Map and level design can make or break a multiplayer title, and a great killing field can transcend its game and become the stuff of legend. Modders and amateur mapmakers often reproduce painstakingly accurate maps for games other than the ones it was built for. Why is this? What hold does an iconic map have on the gamers inhabiting it? While that philosophical debate might be better off held in another forum, it’s clear that the following five maps have that certain “x-factor,” or intangible element that makes them classics, and truly iconic.
Appearing in both Counter-strike 1.6 and Counter-strike: Source (pictured below), the defuse map dust2 is arguably one of the most widely recognized multiplayer settings in gaming history. Seemingly bland and uninspired when viewed statically, the map surprises the first-time player with its well-balanced choke points and objective locations. The map features some wide-open areas that house intense firefights between teams, as well as s few tight corridors that are seemingly designed specifically for ambushes. Countless servers run this map exclusively 24/7, and are filled to capacity at any given time of the day. Rivaled only by office, de_dust2 is truly an iconic map that will no doubt be played for years to come (hopefully gamers will be setting and defusing bombs in a third iteration of the map when CS:GO launches next year).
Blood Gulch (Halo)
While the Halo campaign justified the existence of both Microsoft’s Xbox and console-based first person shooters, the game’s dedicated fanbase stuck around for years due to its local multiplayer. Featuring a variety of arena-style maps as well as more open, airy levels, Halo definitely set a precedent for console shooters. Its most iconic and beloved map? Blood Gulch. A broad valley featuring a solitary cave and cliff overlooking a field of grass connecting two small bases, Blood Gulch housed scores of capture the flag matches. A symmetrical map with extensive vehicle support, Blood Gulch was the go-to map for LAN parties and split screen warthog-racing mayhem. The map was so popular that Halo developers Bungie recreated it as Coagulation for Halo 2, and again as Hemorrhage for Halo: Reach.
The Longest Yard (Quake 3 Arena)
Quake 3 Arena was one of many excellent arena-style shooters to release in the late 1990’s, and fought a hard battle with Epic’s Unreal Tournament for deathmatch-focused dominance. Focusing primarily on team-based play, Quake 3 Arena was (and still is) the home for many gamers itching for a balanced, fast-paced game of capture the flag or team deathmatch. While Q3A boasted a number of maps upon release, the real reason to stick with the game was its extensive modding community. That being said, The Longest Yard is an iconic map that came from id Software themselves. The map takes place on a series of open platforms in space, with a number of bounce pads offering players access to the higher ground and power weapons. The Longest Yard matches are fast, brutal, and fun, with many a death to be found by both enemies and falling into space.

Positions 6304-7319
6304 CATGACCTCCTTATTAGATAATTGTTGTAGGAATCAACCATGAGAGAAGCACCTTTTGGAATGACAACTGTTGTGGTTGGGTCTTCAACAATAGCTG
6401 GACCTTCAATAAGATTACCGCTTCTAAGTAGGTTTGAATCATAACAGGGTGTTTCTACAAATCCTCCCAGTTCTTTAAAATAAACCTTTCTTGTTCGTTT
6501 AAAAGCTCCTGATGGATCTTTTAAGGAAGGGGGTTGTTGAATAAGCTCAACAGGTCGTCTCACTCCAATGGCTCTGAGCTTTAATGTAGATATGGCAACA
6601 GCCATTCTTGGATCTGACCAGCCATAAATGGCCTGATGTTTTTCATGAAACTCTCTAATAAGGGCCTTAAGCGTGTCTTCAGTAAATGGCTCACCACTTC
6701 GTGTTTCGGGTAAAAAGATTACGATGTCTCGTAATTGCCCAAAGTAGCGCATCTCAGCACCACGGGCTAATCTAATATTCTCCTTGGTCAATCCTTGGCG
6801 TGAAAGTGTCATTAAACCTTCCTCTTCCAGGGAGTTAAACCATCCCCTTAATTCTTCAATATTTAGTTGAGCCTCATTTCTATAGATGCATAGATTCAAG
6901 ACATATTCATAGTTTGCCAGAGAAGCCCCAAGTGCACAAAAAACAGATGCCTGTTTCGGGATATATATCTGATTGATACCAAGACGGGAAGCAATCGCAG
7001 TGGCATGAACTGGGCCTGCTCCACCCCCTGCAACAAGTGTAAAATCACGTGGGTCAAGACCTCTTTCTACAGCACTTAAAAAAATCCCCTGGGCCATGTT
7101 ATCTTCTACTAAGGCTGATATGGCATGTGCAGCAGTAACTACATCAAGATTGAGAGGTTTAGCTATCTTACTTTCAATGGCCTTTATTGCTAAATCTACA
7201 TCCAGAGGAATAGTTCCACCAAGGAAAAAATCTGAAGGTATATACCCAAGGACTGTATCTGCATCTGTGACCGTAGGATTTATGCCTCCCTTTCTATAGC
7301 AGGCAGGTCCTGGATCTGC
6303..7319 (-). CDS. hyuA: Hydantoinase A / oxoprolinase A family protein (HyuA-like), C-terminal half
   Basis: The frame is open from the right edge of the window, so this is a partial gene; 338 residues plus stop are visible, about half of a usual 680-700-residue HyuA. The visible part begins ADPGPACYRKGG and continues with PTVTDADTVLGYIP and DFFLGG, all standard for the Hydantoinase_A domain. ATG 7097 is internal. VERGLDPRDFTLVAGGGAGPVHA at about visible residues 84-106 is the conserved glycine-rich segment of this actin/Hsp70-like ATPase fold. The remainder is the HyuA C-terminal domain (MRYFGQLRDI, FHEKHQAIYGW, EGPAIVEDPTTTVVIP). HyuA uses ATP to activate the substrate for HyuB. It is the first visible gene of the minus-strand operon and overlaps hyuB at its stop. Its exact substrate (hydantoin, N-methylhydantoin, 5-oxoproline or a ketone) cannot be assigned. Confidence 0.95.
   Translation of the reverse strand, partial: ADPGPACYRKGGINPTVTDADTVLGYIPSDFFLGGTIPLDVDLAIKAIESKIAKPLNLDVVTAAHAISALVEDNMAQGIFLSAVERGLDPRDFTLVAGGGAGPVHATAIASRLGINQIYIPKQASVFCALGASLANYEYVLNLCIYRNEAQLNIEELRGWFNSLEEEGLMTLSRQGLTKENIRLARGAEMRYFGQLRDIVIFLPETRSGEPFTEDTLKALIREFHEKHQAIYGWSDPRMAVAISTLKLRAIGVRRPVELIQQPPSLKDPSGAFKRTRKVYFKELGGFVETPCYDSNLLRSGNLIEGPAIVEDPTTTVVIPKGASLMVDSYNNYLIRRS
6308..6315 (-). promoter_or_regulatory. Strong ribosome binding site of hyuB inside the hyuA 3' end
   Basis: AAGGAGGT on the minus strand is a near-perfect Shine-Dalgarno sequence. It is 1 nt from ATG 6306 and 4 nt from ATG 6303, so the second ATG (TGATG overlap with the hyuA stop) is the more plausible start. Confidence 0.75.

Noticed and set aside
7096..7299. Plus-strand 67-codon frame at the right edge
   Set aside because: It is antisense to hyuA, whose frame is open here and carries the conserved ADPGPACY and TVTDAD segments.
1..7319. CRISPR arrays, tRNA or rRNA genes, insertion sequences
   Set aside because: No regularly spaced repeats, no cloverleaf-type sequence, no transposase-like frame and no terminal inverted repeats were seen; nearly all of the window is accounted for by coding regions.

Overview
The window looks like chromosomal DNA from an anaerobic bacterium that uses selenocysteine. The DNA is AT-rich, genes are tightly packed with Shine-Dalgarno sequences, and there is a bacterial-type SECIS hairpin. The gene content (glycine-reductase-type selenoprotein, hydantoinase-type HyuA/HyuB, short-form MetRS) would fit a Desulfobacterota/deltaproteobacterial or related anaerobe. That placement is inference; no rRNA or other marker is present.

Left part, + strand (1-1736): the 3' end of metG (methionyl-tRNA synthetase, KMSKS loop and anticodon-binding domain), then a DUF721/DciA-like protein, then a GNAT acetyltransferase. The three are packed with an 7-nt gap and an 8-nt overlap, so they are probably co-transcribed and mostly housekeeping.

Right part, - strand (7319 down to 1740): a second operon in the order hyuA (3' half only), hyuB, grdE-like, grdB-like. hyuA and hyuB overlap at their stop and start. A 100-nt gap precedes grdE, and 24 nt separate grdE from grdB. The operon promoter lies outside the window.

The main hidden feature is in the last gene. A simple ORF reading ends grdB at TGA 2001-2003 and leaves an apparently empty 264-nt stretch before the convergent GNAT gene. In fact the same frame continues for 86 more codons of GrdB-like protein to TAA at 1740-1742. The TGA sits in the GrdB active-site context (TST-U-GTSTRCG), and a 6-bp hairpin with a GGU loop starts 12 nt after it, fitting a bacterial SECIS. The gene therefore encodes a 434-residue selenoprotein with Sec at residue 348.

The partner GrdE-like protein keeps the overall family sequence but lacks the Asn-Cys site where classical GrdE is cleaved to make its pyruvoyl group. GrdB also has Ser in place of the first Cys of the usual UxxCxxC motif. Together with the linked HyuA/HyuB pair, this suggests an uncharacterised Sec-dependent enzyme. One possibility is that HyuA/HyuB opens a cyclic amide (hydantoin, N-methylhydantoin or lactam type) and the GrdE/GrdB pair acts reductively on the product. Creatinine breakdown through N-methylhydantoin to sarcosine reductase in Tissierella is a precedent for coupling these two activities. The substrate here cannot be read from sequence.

Gridlock (Gears of War)
Gears of War spat in the face of its first person competitors, and offered a new spin on an old standard. Players trundled along in third person, vaulting over cover, and methodically taking on enemies from behind sandbags, walls, and rubble. Its multiplayer offerings were an inspired set, and featured a number of unique maps with dynamic elements and devastating power weapons. Gridlock was the most-loved map from the game (so loved, in fact, that it is also featured in both of the game’s sequels), and is a slick symmetrical death-grinder located on a dilapidated city block. Most rounds begin with a race to the Longshot and the Boomshot, both of which can quickly turn the tides of any battle. The map has enough space to offer differing shootouts in any given scenario, but is still small enough so that no player could get lost or turned around. It’s an arena-style map for a non-arena shooter.
Rainbow Road (Mario Kart)
Hey-o! It’s a wrench in the works. While Mario Kart differs from the previous games in pretty much every respect, it still has its own iconic and awesome maps. Rainbow Road is no doubt the most iconic Mario Kart map/track. Featured in every iteration of the series, the map is known for its ridiculously long lap times and precarious, unguarded turns. When a single slight error in drifting or a mistimed projectile could take you from first to last, Rainbow Road was anyone’s game up until the end of the final lap. Most impressive was the form it took in Mario Kart Wii; dominating your competitors using the Wii Wheel as opposed to the Wii remote and nunchuck is a legendary task.
With a list of only five, we’re sure that we left off some great iconic maps. Let us know the error of our ways in the comments. Make sure to check out 3 Reasons BF Players Would Get Booted From the Real Military and The 5 Greatest Multiplayer Game Developers.